So, just thought a celebratory blog was in order… It’s no secret about my little brother having a brain tumour. And it’s even less of a secret that he had it removed today. You guys have been messaging me, donating money for my run, praying, thinking about, and sending love to us all, and I’ve never felt so supported in my entire life.
Some people might find it hard to understand, but I’m gonna try my best to put the experience into words. Because it’s been the best lesson of my life, and I hope others can learn from our journey too (Oh my God, I sound so deep and thoughtful, haha, but it’s true!) .
I found out three years ago nearly he wasn’t like everybody else, he had a little extra (in the form of his tumour)… When he first had a fit, I was holding him, and boy, did that scare the shit outta me.
Time went on, and we learnt that it was a tumour. My world came crashing down. This sort of thing only happened to the families on the adverts, and friends of friends of the people down the street. But this was real, and it was happening to us. Wow, fuck.
Time went on. Hospital appointments passed, and it was either more drugs, or a new therapy, or something else to try. And I just carried on as normally as I could. There was nothing I could do about it- I couldn’t change it, so I might as well get on with it.
So, as we move on with our lives, I became a little more used to it. I was happy to talk about it, quite open to the fact, but I was, I think, a little blasé about it all. I was scared, and I don’t think I let it really hit me. But this past week, I’ve felt like a train wreck; like it’s all just hit me again and every day I woke up was like a realisation he had cancer. And was having major brain surgery.
All that filled my head was morbid thoughts of “What if this…. What will happen if… This time next week…” It stressed me out at home, at work, in my relationship. Tense was the understatement of the century. But, does worrying have ANY benefits? Not really…
So, his ten and a half hour operation to remove his brain tumour was completely successful. The lovely lady surgeon was just about to sew him back up, when she decided to go back in for one last try to remove it all, and she did. George is cancer free.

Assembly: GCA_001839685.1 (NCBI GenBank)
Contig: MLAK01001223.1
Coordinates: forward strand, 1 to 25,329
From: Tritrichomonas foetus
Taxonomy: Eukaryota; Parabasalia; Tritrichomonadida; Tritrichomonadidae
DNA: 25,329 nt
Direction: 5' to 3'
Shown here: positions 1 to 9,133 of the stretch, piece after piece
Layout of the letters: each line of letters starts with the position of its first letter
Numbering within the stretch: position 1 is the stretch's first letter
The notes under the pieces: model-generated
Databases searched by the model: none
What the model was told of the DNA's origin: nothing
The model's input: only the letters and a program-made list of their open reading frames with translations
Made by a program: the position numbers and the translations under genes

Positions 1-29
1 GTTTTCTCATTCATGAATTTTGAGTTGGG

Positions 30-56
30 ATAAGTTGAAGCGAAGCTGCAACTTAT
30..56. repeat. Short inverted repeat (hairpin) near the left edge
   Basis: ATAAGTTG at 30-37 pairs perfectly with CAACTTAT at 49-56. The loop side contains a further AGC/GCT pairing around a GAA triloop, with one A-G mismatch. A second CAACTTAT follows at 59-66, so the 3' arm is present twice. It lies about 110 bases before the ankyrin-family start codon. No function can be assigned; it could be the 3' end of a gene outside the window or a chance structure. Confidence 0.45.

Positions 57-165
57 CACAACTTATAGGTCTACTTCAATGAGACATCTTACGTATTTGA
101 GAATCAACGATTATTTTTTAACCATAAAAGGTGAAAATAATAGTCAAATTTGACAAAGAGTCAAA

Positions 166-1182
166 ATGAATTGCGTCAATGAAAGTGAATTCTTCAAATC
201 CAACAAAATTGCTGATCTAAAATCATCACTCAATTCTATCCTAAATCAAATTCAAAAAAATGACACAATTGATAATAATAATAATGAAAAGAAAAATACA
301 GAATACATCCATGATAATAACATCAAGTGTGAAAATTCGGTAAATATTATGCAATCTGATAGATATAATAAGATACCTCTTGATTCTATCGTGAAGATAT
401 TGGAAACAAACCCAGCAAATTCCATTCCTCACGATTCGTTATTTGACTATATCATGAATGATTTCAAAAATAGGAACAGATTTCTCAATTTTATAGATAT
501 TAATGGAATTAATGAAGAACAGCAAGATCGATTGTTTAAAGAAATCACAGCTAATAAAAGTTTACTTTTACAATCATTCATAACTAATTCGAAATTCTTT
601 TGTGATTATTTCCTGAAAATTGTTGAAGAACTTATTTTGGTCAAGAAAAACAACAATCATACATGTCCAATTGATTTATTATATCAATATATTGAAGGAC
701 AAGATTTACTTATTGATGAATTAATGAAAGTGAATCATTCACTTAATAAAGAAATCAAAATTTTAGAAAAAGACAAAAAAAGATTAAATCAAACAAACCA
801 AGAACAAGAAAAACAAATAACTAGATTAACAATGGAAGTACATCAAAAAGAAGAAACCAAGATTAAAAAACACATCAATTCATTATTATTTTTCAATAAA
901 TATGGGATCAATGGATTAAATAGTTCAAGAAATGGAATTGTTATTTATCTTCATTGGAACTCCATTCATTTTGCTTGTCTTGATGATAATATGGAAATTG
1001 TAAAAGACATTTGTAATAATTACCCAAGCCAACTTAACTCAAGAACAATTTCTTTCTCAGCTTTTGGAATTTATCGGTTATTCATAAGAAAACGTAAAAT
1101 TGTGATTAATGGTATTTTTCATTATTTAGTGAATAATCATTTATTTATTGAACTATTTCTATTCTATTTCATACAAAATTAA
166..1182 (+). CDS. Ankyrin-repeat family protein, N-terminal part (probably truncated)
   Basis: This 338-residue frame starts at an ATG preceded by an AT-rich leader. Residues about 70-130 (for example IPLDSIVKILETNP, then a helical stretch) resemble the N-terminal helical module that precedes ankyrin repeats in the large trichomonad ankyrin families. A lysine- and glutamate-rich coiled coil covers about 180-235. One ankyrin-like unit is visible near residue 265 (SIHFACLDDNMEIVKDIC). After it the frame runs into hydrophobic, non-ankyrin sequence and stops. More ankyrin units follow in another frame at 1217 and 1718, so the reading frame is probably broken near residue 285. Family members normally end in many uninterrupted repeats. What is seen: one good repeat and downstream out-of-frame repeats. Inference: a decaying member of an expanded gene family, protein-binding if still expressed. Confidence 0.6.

Dad and Sarah hadn’t told him where he was going. Hospital has been the norm for him for months, and so it was just another trip to see the doctor. It was better that way… As he was in the bed, wheeling his way to the operating theatre, he said “Daddy, where are we going?”
He and Sarah looked at each other, no idea what to say. “To the shop,” he replied. George thought… “For some choccie?” They nodded.
So, the wait was painful, and I tried to preoccupy myself. And then I felt guilty for not thinking of him. I thought of all the times I thought I was having a rough time, and realised that I’ve been selfish, and take things for granted.
But the call came from my step-mum Sarah. Telling me he was fine. My heart lifted about 5 tonnes. He was fine and awake, and his first words after coming round were “Can I have some choccie?”… (You can tell he’s my brother!) He’s experiencing a little temporary paralysis in his leg, and is battered and bruised, with a tube coming out of his throat and a huge scar on his head… but he’s alive and well (not to mention doped up on baby Morphine!)
There’s still a long way to go in his recovery, and I don’t doubt that there’ll be a few complications and things holding us back, but my Mini is alive and fighting. He’s my inspiration without even trying.
I’ve never felt this alive; this priviliged to be breathing and happy and healthy. I could have lost one of the most precious things in my life today. Instead we just lost a tumour. And gained a sense of life I’ve never had before. I’m exhilierated. I feel like I’ve learnt from him something that he doesn’t even really know himself.
I’ve learnt that when it hurts, is when it matters to be strong. It’s easy to be strong when the going is easy, but not when it’s tough. He may not have even known how he needed to be strong, but by God, he’s making one hell of an impression on the staff at Alderhay. Who I also owe the biggest thanks to.
So, if you take nothing else from this story, then please go away with the sense of strength to get through your days. Please realise who and what really matters, and what should be left to the wind, out of your mind. People won’t always be here, and it’s cliche, but you really don’t know what you’ve got till it’s gone.
Tell people you love them, and take loads of photos. Have fun, but don’t be a dick. Don’t live everyday as if it’s your last, live it as if it’s gonna be the best.
Thank you all for the incredible and breathtaking support. I could not have got through this without each and every one of you.